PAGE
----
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The Glorious Playground for all generations

3 July 2018
A boy in a blue jumper drives a mini Land Rover replica
Daniel Pembrey

When I was a student at Edinburgh university, Gleneagles was a faraway place. It was where people of my parents’ age (including world leaders) went to play golf. I imagined it to be the sort of world in which Hercule Poirot would descend the grand staircase with various answers to life’s mysteries up his double-cuffed sleeve.

Arriving here two decades on, it still boasts its famous golf course, and the elegant ‘20s interior could not be better suited as a backdrop for a timeless Belgian detective.

And yet, this is also one of the world’s foremost outdoor playgrounds, where the young-at-heart are very much favoured. Let’s start with gundog training, which I try on my first morning. The Labradors are impeccably trained and lovable but this is no passive pursuit. As pack and prey animals, they need to see leadership mettle before they will accept my commands. “Walk with purpose,” calls out Deanne, one of the experienced instructors; “be confident.” Soon we’re on the obstacle course – a lane of jumps resembling those found in the wild – and I can only marvel at my dog’s eager explosions of energy as he clears each jump easily.

Archery similarly exercises mind as well as body. I grew up near Sherwood Forest so assume I have an advantage at the range beside the shooting lodge, but to hold the bow flexed, trained on the target – with the arrow steady so that it doesn’t spiral or ‘fishtail’ – can only make me appreciate how easy Robin Hood made it look. There is no greater satisfaction than witnessing the arrow thump home into a centre ring of the target. Falconry equally favours the alert. The falconry school lets you take a Harris hawk on the glove. These are unusual for birds of prey since they are sociable, but it pays to have your wits about you in the presence of such a predator. First the male and then the larger female perch on my raised fist.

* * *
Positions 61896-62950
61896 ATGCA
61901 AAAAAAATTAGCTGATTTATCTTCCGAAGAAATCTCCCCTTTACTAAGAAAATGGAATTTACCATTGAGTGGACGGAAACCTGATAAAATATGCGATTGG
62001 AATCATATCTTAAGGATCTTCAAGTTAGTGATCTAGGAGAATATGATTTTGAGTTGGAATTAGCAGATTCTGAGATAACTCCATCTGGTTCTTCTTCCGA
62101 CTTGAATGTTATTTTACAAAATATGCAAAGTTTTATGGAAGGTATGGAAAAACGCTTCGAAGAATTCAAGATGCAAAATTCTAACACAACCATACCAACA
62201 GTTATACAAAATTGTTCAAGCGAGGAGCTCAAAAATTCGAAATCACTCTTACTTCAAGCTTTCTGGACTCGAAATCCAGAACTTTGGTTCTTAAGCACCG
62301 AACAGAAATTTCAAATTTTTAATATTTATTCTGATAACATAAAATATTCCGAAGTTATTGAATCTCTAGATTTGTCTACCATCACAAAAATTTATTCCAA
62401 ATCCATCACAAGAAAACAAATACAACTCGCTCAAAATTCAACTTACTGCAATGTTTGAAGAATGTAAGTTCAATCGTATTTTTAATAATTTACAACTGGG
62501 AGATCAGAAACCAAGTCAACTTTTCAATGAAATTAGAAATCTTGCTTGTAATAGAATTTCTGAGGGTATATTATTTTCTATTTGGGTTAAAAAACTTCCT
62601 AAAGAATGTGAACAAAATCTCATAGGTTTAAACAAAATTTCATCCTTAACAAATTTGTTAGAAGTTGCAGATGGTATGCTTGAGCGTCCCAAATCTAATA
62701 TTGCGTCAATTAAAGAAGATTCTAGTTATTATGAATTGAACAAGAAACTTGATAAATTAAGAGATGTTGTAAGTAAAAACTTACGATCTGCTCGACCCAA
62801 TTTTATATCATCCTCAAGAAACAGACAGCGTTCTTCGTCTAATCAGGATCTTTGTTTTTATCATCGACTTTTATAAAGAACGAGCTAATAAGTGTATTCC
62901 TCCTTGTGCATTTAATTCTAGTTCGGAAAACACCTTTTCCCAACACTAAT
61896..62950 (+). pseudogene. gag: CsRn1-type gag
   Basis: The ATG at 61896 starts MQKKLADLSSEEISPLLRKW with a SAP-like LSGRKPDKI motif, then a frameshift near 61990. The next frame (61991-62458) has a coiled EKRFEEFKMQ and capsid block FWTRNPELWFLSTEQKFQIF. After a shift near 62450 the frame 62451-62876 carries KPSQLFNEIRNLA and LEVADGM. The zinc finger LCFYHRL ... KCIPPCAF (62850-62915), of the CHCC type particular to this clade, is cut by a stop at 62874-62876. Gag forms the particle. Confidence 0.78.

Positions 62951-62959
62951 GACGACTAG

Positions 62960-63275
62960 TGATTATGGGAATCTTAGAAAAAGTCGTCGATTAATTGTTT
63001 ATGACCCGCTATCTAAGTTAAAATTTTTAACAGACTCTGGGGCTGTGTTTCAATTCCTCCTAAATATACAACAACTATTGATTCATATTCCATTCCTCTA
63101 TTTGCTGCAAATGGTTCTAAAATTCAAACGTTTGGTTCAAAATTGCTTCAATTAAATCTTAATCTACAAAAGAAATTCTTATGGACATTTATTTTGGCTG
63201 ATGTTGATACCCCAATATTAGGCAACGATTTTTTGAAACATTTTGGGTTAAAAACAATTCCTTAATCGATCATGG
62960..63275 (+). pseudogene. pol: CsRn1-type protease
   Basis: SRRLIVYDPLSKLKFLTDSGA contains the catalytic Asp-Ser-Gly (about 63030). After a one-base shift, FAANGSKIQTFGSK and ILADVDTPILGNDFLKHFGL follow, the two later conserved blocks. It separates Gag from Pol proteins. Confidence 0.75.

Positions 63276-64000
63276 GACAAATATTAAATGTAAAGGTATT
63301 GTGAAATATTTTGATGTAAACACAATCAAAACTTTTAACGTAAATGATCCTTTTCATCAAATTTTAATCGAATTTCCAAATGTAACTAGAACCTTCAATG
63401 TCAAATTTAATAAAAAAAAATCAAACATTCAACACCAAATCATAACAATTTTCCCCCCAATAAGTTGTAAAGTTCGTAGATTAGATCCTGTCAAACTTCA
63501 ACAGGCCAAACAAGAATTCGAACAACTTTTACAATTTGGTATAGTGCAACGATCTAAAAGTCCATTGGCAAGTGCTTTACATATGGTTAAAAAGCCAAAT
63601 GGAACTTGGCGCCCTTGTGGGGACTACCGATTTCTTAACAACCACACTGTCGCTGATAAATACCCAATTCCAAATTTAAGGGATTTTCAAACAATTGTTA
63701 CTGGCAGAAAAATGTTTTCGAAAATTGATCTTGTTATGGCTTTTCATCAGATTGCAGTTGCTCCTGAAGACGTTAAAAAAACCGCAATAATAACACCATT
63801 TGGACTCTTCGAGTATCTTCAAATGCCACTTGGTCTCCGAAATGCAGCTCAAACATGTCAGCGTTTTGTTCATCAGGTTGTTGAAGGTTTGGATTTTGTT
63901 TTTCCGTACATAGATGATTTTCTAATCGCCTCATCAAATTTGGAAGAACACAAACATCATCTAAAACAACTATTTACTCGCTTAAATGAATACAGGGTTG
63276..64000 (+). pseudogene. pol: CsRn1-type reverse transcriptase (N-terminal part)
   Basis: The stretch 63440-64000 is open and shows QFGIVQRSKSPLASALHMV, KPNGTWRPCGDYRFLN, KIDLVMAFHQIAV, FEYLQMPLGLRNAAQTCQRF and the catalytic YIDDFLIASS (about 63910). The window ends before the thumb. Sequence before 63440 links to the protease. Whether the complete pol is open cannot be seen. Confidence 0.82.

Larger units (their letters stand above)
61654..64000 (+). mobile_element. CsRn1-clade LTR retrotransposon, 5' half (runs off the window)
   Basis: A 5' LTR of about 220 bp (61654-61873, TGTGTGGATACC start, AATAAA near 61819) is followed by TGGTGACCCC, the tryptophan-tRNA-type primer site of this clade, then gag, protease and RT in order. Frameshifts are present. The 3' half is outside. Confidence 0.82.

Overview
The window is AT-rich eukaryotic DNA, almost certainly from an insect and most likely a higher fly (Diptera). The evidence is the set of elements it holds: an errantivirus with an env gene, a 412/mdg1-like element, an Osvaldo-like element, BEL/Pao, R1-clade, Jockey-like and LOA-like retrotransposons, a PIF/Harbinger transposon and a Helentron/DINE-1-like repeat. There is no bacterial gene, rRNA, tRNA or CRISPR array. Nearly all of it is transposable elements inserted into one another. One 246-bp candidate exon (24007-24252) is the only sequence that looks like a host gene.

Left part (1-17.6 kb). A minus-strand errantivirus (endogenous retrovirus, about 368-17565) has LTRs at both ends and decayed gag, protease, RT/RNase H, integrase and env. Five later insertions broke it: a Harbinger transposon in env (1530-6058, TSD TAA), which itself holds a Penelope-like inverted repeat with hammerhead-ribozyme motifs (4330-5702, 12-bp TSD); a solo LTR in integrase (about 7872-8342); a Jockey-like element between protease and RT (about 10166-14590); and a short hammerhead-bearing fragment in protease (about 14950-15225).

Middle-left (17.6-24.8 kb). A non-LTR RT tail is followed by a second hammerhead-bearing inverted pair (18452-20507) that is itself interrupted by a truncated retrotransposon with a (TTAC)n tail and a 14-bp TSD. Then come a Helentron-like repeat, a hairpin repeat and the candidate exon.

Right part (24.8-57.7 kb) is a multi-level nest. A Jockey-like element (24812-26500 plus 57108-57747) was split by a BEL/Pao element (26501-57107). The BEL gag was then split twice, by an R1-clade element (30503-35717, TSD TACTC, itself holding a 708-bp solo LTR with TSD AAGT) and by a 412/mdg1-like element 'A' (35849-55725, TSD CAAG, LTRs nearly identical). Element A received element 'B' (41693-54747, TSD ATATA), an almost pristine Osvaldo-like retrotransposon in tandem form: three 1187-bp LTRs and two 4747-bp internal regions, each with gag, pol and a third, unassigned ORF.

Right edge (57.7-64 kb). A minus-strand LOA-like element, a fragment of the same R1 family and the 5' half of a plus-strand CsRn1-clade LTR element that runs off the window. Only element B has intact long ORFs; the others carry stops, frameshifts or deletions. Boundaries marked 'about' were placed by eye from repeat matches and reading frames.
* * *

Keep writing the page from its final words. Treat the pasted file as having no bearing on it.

A young girl in a red jacket pats her pony

I send them away and lure them back with a piece of raw beef placed on the glove. It’s like channelling the area’s wildness, to which various birds of prey – most famously golden eagles – are indigenous. This extraordinary playground offers plenty of choice – fishing, clay pigeon shooting, off-road driving, horse riding – but whatever your pursuit, it’s nice to come home to a soak in the spa (or a bathtub in the room). That is not the end of the day’s fun, however. We’re just getting ready for a night out. This hotel is in fact a small town: half-a-dozen restaurants and bars, and enough corridors to get truly lost in. I live in London and have experienced what owners Ennismore have done with their hip Hoxton hotels there.

The American Bar here is more fin de siècle Paris, or Venice even – sumptuous with its dark, rich décor and low lighting. My Smoking Gun cocktail is made with 12 year-old Balvenie malt and presented with gunpowder, lit before me. In the formal Strathearn Restaurant, my father and I savour beef carved tableside. Around a neighbouring table, an extended family laughs away.

Finally it dawns on me: that whether you are taking hawks on the glove, quaffing Smoking Guns in good company or slumbering before the lobby’s fizzing and popping log fire, this is really one big family home – for all generations.

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